Liam Gallagher As It Was - This Movie - Like This Man - Rocks
Dir: Charlie Lightening, Gavin Fitzgerald
Starring Liam Gallagher, No One Else Required
“The geezer split me band up. No wonder we fucking hate each other”, “Fuck knows who I am anymore,” “I’ve always thought I was God-like – from the day I was born,” – and then he gets his mum to speak for him.
These are just a few of the many, many reasons why you just have to love Liam Gallagher. Without argument, the greatest frontman of his generation, and one of the finest of all time, you also have to admire the man for pulling this intimate portrait of the artist as a fucked up and lost hero together. It may well be truly on the side of the god, but it is also commendable for not pulling its punches, as it charts Liam’s move from post Oasis limbo (let’s not mention Beady Eye) to triumphant solo debut.
The struggle is ably documented – and the success well won. But Noel’s decision to not allow any Oasis tunes to be played in the film is something of a dampener, and one, which results in a lack of Liam’s new music as well – an odd choice that sees Mazzy Star amongst others adorn the soundtrack instead.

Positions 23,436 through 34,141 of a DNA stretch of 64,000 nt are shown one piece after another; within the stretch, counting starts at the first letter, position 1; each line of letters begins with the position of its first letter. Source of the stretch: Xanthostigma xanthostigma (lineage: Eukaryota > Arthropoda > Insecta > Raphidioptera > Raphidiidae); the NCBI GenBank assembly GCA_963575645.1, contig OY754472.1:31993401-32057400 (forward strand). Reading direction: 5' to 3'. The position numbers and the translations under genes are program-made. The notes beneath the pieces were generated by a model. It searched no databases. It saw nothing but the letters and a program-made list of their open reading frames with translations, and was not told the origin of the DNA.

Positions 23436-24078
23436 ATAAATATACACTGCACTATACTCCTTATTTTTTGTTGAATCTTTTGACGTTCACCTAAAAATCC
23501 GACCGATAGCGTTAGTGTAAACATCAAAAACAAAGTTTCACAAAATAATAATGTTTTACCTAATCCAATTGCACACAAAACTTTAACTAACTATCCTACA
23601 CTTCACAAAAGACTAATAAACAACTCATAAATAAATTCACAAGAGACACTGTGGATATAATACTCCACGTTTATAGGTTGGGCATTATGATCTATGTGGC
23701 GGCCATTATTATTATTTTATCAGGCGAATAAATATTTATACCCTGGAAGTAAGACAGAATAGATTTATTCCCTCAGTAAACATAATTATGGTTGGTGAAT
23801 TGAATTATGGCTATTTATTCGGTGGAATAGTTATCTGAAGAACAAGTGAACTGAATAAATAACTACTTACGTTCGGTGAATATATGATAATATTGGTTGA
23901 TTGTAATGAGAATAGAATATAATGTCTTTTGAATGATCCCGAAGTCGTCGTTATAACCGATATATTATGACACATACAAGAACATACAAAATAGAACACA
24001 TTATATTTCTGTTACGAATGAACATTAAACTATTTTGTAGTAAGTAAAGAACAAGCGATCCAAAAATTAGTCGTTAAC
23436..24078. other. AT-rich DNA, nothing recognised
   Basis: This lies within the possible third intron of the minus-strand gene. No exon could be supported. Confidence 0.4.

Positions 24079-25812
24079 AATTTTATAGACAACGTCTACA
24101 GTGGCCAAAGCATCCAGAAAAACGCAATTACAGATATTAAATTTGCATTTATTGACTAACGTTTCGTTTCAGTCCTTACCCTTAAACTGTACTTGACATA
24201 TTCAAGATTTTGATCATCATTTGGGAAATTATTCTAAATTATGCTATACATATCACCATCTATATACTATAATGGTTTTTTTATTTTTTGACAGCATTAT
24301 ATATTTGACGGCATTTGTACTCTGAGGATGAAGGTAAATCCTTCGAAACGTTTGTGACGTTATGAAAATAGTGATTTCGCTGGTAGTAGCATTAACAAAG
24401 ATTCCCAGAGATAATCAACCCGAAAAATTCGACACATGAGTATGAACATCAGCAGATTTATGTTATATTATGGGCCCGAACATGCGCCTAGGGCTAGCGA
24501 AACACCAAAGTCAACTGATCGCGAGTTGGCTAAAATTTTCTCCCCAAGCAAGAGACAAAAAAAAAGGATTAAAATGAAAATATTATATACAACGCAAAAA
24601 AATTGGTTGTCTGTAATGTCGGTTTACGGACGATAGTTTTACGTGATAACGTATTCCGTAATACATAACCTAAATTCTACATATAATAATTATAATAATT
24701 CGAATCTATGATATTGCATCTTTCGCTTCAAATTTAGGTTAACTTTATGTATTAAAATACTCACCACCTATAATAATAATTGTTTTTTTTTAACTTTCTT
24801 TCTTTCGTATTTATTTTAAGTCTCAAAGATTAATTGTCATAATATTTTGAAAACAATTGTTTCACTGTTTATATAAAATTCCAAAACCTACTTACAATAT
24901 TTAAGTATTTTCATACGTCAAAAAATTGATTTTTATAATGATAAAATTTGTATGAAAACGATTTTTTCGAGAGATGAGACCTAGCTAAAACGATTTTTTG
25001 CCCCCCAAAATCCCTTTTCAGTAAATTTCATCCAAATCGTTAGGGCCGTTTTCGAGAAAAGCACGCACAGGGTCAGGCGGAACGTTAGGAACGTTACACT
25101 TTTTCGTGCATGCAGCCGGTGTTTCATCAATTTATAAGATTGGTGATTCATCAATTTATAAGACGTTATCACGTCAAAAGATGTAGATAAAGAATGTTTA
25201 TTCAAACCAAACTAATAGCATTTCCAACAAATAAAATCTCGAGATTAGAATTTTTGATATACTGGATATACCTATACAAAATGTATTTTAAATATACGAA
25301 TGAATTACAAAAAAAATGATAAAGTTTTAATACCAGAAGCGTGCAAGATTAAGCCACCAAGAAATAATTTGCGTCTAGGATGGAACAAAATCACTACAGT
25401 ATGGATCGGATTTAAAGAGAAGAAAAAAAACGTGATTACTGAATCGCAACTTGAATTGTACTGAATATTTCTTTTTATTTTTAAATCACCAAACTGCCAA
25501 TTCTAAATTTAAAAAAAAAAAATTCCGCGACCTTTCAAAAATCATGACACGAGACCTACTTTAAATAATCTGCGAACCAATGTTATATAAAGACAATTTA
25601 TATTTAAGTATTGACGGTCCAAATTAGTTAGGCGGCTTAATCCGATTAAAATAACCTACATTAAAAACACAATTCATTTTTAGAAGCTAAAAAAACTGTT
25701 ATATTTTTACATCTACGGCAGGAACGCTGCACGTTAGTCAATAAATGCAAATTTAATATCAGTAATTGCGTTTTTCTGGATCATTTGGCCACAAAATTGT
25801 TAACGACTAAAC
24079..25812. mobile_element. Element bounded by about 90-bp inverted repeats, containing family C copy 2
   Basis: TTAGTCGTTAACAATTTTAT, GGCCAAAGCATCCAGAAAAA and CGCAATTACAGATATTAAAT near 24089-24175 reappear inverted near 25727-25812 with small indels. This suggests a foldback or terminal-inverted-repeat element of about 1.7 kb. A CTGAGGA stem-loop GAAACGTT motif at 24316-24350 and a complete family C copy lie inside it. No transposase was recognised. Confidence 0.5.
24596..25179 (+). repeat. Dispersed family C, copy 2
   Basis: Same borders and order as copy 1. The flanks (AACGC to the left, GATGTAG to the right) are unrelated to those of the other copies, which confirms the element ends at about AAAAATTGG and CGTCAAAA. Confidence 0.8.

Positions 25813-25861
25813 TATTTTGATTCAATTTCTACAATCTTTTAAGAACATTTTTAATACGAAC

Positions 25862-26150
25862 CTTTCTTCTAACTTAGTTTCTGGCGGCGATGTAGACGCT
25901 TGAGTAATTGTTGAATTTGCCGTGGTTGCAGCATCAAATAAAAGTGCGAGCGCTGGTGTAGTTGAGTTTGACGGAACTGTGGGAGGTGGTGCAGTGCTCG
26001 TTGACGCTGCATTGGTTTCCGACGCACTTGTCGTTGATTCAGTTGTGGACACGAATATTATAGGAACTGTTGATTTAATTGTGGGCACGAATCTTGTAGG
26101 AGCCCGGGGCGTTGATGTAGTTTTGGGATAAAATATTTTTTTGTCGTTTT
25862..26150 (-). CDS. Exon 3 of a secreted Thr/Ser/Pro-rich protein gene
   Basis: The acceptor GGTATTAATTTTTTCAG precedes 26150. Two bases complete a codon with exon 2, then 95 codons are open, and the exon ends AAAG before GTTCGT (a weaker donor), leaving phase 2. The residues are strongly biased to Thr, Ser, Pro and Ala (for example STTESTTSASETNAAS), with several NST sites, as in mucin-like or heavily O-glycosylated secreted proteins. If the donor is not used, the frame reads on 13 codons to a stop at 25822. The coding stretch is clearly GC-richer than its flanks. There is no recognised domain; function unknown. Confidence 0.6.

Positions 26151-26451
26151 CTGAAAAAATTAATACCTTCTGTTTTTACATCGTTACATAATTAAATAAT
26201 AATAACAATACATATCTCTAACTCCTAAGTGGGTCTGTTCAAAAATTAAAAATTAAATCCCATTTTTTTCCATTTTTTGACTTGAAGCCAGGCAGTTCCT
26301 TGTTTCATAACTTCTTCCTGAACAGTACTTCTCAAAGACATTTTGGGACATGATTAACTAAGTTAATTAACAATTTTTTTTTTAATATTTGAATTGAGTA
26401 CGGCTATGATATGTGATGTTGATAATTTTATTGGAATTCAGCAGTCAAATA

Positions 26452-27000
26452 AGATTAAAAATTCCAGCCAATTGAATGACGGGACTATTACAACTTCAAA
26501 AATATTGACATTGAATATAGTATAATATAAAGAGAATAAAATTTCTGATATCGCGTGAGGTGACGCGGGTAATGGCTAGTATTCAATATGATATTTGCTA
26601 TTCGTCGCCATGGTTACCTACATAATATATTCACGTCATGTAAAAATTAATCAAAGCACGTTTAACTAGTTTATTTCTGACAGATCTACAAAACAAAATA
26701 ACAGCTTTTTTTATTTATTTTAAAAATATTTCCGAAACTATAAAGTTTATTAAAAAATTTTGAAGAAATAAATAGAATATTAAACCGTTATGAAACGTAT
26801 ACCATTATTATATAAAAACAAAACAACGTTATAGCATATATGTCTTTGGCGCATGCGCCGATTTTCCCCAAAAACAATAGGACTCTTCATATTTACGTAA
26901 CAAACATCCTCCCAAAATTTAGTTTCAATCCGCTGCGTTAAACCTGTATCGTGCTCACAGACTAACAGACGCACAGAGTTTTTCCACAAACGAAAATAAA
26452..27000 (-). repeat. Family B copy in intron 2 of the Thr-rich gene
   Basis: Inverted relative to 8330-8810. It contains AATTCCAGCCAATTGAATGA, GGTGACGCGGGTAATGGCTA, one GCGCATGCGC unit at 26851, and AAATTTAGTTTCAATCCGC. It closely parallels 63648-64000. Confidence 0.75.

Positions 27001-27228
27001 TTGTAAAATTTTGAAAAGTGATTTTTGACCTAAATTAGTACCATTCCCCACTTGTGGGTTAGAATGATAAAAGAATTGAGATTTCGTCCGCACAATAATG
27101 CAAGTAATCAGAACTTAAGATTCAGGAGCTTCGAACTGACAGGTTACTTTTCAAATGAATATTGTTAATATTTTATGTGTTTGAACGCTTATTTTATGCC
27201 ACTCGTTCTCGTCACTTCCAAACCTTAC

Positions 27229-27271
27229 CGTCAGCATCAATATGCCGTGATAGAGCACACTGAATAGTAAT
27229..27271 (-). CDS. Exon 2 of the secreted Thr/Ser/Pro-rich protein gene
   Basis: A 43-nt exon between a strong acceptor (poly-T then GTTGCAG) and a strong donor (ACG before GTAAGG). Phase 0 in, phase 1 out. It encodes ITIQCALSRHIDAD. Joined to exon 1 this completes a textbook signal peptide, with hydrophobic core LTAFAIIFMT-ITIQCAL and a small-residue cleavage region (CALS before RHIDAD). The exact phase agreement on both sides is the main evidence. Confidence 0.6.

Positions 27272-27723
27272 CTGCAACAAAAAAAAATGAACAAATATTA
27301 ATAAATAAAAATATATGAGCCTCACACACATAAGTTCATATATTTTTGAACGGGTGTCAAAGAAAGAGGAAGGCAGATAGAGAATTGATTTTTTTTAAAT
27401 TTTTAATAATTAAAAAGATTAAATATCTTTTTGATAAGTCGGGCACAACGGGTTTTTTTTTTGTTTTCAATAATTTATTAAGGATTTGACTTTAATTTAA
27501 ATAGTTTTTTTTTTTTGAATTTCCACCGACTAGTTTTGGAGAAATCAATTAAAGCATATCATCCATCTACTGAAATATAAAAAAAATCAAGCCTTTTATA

Ultimately, and unlike recent predecessor Supersonic, the story here is a smaller one – that of the comeback our kid. Yet when the film appears to be running out of steam in its latter stages, the attention turns once again to the ongoing brotherly feud, with Liam dropping some perfectly gauged soundbites in regard to Noel, but statements that are also tinged with what feels like a genuine sense of sadness.
However, if the movie feels like a triumphant return that is caveated by a sense of loss, the short live set beamed directly to UK cinemas to follow tonight’s world premiere made up for it, ending with a Champagne Supernova to die for. This song, which features the defining line for all those who lived through the Britpop Wars – “Where were you when we were getting high?” – brought the evening to a magnificent close. As if we needed any more reminding of Liam’s role in the pop firmament – Totally. Fucking. Perfect.
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